Windows users aren’t big fans of change. Recall the cries of outrage when Microsoft tried in vain to retire MS Paint, which was never a very good graphics program and only a small subcomponent of the company’s OS. Users revolted to the point that Microsoft decided rather than kill off the ancient program, they simply moved it to the app store so people could keep access to it if and as they wished.
The company gets the same reaction even if they make smaller changes, including changing icons. Last year, the company tread very carefully when they rolled out ten new Office Icons. They were redesigned to have a similar look and feel to the old icons while gently pushing the company’s user base toward something a bit more sleek and modern.
Given a successful baby step on that front, the company is moving ahead with the modernization of more than 100 icons over the course of this year. Those will include Windows utilities, mixed reality icons, and standalone apps.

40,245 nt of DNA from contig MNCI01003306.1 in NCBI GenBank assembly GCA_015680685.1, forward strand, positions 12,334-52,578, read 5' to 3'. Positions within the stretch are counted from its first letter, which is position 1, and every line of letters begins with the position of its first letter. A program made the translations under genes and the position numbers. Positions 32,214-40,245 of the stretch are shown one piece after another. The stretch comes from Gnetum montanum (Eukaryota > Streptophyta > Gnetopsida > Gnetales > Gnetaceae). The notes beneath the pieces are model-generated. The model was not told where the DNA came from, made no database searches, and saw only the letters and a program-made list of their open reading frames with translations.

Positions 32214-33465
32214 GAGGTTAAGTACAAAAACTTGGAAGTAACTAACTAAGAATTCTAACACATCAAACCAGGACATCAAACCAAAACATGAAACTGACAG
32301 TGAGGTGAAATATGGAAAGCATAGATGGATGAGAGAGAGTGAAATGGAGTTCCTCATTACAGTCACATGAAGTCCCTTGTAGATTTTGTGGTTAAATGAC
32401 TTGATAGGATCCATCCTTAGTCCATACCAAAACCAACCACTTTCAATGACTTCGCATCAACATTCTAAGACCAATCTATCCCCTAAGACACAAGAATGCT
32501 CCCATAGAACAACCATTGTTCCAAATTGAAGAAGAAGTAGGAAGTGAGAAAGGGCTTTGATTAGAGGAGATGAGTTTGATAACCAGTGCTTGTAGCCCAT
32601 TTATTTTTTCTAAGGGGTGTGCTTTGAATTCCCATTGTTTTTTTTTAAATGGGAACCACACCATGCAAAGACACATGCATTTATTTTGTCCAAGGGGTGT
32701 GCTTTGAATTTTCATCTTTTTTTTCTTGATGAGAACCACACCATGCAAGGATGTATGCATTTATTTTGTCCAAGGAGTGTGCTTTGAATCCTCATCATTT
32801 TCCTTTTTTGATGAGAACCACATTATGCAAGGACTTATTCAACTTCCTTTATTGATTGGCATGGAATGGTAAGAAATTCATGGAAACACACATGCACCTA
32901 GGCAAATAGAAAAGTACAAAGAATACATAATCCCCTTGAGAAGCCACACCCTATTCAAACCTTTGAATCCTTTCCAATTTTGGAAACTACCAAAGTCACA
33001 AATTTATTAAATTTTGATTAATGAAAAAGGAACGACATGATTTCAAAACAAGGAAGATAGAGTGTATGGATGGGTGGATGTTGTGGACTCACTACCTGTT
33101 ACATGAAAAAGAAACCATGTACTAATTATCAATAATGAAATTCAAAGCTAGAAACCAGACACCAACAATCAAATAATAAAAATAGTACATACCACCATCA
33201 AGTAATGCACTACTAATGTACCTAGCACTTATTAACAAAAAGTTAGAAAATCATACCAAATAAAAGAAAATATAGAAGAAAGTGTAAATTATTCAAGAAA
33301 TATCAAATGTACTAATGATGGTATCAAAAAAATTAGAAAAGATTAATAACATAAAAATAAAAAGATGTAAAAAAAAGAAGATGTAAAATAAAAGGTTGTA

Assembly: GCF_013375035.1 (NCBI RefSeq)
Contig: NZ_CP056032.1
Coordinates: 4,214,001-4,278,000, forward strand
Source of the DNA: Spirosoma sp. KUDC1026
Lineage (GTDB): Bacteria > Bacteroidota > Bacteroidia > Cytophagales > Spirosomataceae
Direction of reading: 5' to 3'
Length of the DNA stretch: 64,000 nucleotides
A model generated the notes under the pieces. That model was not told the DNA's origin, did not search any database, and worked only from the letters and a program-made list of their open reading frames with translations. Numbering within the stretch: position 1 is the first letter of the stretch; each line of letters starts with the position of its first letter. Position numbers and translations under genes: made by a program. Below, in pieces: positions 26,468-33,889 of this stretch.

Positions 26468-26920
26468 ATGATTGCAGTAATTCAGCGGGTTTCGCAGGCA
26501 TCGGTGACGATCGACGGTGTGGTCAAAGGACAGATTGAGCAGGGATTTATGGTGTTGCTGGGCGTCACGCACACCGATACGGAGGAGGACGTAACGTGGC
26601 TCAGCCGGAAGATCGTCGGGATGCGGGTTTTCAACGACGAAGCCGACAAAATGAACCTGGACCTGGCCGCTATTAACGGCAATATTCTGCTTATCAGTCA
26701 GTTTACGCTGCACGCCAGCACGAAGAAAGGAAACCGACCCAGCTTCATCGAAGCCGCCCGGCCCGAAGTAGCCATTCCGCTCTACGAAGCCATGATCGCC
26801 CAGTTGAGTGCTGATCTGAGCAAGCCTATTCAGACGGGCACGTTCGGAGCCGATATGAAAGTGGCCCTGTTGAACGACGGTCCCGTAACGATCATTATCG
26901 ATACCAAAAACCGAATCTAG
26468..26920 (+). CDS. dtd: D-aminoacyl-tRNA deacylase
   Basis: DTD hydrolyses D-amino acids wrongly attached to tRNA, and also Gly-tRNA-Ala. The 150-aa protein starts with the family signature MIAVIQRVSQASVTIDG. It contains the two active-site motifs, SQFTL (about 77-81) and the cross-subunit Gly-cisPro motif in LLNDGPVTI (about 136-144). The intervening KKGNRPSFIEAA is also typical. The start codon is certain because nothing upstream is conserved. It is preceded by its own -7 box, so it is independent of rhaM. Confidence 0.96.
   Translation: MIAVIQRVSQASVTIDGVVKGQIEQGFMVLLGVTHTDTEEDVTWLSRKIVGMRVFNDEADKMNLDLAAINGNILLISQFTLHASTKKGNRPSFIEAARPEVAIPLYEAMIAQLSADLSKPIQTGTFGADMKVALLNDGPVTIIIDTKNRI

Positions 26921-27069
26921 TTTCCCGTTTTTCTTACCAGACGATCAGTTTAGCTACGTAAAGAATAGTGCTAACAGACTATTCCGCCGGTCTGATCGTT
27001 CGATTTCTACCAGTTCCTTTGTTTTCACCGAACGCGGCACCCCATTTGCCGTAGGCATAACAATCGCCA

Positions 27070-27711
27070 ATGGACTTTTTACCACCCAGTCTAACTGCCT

Jon Friedman, the Corporate VP of Design and Research at Microsoft, had some information to share. He said all of the redesigned icons will have a similar look and feel as part of Microsoft’s Fluent Design System, with the goal being to ensure that “each icon authentically represented both the product truth and the larger Microsoft brand.”
Friedman also added:
“We needed to signal innovation and change while maintaining familiarity for customers. We also had to develop a flexible and open design system to span a range of contexts while still being true to Microsoft. Whether our customers use their phone, PC, or VR headset to get work done, we wanted to reach people in every environment. The newest design guidelines helped us unify icon constructions across the company and within each product family.”